crew to get the missile safely on
and off the plane.
The AIM-9X will come standard
on the F- 35 Lightning II joint
strike fighter, he noted.
Meanwhile, manufacturer Raytheon Missile Systems is continuing to do its own work on the missile in conjunction with the program office. Steve Anderson,
Raytheon’s business development
manager for the AIM-9X program,
said the company tries to keep in
contact with the program office
almost daily, and has been successful in selling the missile to 11
He said the hardware is virtually
the same for all versions of the AIM-
9X, and the main concern is obsolescence of computers and circuitry.
“We’ve had a lot of people
spending a lot of man-hours on
what is going obsolete and trying
to mitigate that,” Anderson said.
Work on the Block II led to
improvements in the reliability of
the fuse, as well as the incorporation of new data link capabilities.
“The main focus of our follow-
on investigations is to try and
prove the kinematics as much as
we can,” Anderson said. “I think most of our effort
right now is looking at how do we improve max range
and do it with even longer legs?”
After that, the company is seeking a way to drive the
cost back down on the Block II, which ended up more
expensive than the Block I, he said.
The program was able to bring the costs of Block II
missiles down to $468,000 per copy with the most
recent lot. A December Selected Acquisition Report
shows that the Navy was able to buy 3,097 Block I missiles for $911.6 million, or about $300,000 per copy,
although that does not include $561.2 million in
research and development.
Moving forward, the focus remains on improving the
reliability of the data link and the sensitivity of the seeker, Anderson said, a process that is easier with a missile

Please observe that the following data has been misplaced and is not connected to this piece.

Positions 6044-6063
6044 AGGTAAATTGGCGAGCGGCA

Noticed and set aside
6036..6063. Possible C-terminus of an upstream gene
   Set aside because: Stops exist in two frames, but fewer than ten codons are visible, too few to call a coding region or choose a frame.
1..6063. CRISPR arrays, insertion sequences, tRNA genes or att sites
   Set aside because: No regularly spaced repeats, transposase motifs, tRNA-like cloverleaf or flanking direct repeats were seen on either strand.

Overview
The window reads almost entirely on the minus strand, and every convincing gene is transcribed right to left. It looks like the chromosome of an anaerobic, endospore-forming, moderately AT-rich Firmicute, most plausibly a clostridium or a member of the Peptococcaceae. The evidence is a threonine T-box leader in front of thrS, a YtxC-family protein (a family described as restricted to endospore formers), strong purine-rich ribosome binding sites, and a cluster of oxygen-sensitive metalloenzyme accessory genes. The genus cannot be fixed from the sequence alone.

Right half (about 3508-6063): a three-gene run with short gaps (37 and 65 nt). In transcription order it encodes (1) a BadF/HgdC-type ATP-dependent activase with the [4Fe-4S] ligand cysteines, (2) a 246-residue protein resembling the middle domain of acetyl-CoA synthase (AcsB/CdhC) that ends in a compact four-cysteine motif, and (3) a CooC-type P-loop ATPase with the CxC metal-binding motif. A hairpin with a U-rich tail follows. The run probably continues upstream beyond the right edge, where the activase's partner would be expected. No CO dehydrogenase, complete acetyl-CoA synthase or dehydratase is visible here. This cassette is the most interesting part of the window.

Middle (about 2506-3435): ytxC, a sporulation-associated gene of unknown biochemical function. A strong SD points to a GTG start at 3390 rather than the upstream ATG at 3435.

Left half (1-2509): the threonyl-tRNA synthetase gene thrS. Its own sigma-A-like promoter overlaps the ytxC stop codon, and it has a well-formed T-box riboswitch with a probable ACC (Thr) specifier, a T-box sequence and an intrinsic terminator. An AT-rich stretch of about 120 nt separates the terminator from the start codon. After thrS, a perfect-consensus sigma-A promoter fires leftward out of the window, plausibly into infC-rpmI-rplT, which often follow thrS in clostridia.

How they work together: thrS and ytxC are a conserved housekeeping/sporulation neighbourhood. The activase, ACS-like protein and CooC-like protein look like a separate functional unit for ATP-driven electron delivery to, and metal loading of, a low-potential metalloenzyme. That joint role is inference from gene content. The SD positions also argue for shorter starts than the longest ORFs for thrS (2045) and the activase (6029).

that is software-based and won’t require major hardware
refreshes to match the current threat. For now, however,
the vast majority of the focus for Raytheon has been on
simply completing the flight tests.
“We’re happy with performance thus far in [opera-tional test],” he said. “It’s looking really good so far.” ■
U.S. NAVY/COURTESY OF LOCKHEED MARTIN
The carrier variant of the F- 35 Lightning II joint strike fighter flies for the first
time with external weapons June 27 over Patuxent River, Md. Navy test pilot
Lt. Christopher Tabert flew CF- 1 with inert AIM-9X Sidewinder air-to-air missiles on the port and starboard pylons to measure flying qualities and aircraft
vibrations. The AIM-9X will be standard equipment on the F- 35.
and Block II should wrap up operational testing in fall
2013, Martins said.
For Block III, the program wants a missile that can
do everything Block II does, but “even better,” he said,
so it is aiming to improve the computers, make the
missile safer to handle and even extend the range. The
Block III will achieve initial operational capability in
Martins does not envision a new version of the missile anytime soon. The Navy would prefer to simply
upgrade what it has and does not see the need to seek
a radically new missile.
“The missile has a lot of growth potential and a long
life ahead of it, in that it’s very hard to fool and it’s performing very well for us,” he said.
For the most part, the AIM-9X is adaptable to any
strike fighter platform, although there is some integration work left to be done with the Air Force’s F- 22
Raptor, which at the moment can only carry AIM-
9Ms. The program is in the process of writing the software for a missile that must fly internally on a very
fast jet, as well as some hardware changes to allow the